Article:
Career as a Professional Nurse

There are very few careers that are far more like a vocational way of life than merely a job, and a career as a professional, registered, and practicing nurse is absolutely one of them.

That is not to say, however, that a career as a registered nurse is not without its challenges; in fact, it’s quite the opposite, and after the turbulence and intense amounts of stress placed on every single nurse since the beginning of the worldwide coronavirus pandemic, it has certainly been an extremely trying time to be a nurse for the past two years.

So, whether you are interested in becoming a nurse yourself, or rather it is another member of your family who wants to pursue a career in healthcare and nursing, you have certainly come to the right place for guidance. Here, for your information and inspiration, is a thorough, step-by-step guide to a career as a professional registered nurse.

Think About Your Personal Reasons for Becoming a Nurse

Before you embark on the pursuit of any career, it is always exceedingly helpful to ascertain your reasons for committing your professional working life to that particular area.
With nursing, however, due to the intense and often extremely challenging nature of the working life you will be living on a daily basis, it is even more important to analyze the reasons why you want to become a professional nurse.

Obviously, every single registered nurse’s motivations for becoming such vary greatly; however, there are certainly some common themes and emotions surrounding their decision. Typical reasons and causes for pursuing a professional career as a registered nurse include, but are not limited to, the following:

  •  To become part of a time-honored and intensely respected professional body
  •  To be fulfilled each and every day of your working life
  •  To work with a wide range of different people from a myriad of different backgrounds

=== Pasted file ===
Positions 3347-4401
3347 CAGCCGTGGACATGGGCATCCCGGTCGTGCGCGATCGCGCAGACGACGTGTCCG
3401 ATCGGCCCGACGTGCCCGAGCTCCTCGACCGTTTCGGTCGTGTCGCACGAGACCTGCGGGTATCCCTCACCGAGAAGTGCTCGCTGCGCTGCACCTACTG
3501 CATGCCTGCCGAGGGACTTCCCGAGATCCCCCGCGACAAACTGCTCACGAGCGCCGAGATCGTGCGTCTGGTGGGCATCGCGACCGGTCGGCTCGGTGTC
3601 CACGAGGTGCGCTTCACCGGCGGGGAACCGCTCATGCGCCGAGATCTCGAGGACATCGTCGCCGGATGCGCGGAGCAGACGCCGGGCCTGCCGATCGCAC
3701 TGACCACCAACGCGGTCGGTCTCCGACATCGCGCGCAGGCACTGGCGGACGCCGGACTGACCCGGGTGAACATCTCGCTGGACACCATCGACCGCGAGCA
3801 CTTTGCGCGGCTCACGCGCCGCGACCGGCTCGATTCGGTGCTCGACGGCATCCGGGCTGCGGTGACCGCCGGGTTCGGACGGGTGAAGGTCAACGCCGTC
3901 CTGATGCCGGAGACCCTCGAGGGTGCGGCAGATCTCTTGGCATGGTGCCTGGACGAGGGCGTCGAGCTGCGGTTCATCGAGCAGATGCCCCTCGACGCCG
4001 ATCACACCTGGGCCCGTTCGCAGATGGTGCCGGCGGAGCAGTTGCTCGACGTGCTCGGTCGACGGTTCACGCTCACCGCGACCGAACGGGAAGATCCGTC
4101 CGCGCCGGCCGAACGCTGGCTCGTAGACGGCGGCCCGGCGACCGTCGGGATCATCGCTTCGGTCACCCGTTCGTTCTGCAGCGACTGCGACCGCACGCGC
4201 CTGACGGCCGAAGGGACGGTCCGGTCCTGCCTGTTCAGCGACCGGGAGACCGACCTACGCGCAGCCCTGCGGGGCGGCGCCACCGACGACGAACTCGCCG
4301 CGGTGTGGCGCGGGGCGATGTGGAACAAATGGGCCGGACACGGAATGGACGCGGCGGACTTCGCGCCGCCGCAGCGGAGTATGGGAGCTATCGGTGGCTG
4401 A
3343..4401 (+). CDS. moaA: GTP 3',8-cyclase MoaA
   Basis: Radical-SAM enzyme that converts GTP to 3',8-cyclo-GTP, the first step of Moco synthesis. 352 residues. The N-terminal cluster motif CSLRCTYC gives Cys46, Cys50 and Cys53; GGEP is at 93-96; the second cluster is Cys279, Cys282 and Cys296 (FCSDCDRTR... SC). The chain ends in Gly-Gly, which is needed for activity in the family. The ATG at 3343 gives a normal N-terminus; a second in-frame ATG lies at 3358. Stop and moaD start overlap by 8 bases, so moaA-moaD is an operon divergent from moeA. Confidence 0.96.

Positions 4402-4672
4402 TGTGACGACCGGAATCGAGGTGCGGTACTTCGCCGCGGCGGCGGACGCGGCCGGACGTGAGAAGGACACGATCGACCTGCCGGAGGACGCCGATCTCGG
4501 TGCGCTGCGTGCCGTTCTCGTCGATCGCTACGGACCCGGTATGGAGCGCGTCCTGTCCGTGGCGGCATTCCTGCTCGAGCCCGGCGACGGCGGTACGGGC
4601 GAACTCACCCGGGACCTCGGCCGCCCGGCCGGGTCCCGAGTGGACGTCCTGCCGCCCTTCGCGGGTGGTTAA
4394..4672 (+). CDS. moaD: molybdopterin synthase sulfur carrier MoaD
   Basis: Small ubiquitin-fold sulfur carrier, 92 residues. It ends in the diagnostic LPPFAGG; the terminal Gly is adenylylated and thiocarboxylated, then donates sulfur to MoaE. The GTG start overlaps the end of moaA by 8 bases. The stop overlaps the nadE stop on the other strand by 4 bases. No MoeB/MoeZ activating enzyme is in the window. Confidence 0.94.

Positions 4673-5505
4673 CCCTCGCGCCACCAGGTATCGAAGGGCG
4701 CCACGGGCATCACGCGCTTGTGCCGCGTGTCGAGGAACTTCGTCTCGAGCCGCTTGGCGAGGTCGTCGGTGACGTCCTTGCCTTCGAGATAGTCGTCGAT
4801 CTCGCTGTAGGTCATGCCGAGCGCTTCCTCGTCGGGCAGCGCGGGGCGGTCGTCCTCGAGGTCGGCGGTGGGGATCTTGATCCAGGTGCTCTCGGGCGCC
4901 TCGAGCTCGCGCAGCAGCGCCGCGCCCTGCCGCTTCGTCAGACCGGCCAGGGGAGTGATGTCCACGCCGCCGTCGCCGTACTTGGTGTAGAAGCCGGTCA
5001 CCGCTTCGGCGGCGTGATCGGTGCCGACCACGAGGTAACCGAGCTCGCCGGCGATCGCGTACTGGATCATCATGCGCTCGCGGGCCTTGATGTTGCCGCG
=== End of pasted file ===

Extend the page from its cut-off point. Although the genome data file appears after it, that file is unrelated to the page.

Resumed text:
•  To improve your salary and career prospects
  •  To access opportunities otherwise inaccessible
  •  To make a real difference in people’s lives
  • To have an exciting, challenging, and diverse career journey

As with other career choices, a certain set of skills, personality attributes, and attitudes are important in a person who is considering venturing off on a career as a nurse. Such traits include, amongst others, empathy, compassion, strong communication skills, time management, organization, and excellent interpersonal skills.

Academic Qualifications

Academic Qualifications

In the United States, there are five distinctively different types of nursing degrees available to those who are dedicated to and decided on a career as a professional registered nurse:

  1.  Nursing diplomas, which are acquired through vocational schools and community colleges
  2.  Bachelor of Science in Nursing undergraduate degrees awarded by universities
  3.  Associate degrees in nursing obtained through community colleges
  4.  Master of Science in Nursing postgraduate degrees attained through a university
  5.  Doctoral degrees in nursing or nursing specialisms obtained through universities

When deciding the particular route you would like to take on your journey to becoming a professional, practicing, and registered nurse, you should ask yourself how you intend to fit your studies around your lifestyle.

One of the best and most beneficial ways to proceed is to obtain a DNP in nursing, which will ensure you are at the top of the proverbial tree when it comes to professional opportunities and career progression.

There are numerous fantastic reasons to get a DNP in nursing, including, but in no way limited to, the following:

  • To be exceedingly well prepared when it comes to leadership in healthcare settings
  • You will be referred to as ‘Doctor’ (irrelevant to some yet important to a great deal)
  •  To show your unwavering commitment to your particular discipline and practice
  •  To join the thriving and immensely supportive DNP community
  •  To expand your knowledge of your chosen nursing specialism even further
  • To increase your job prospects and enjoy exciting, higher-paid career paths

Obtaining Your License

Obtaining Your License

After your initial education is complete, you will at some point be legally required to get your official registered nursing license, whether you’re at your undergraduate level and jumping straight into nursing, or committing to your academic progression within the field of nursing all the way to the invaluable DNP.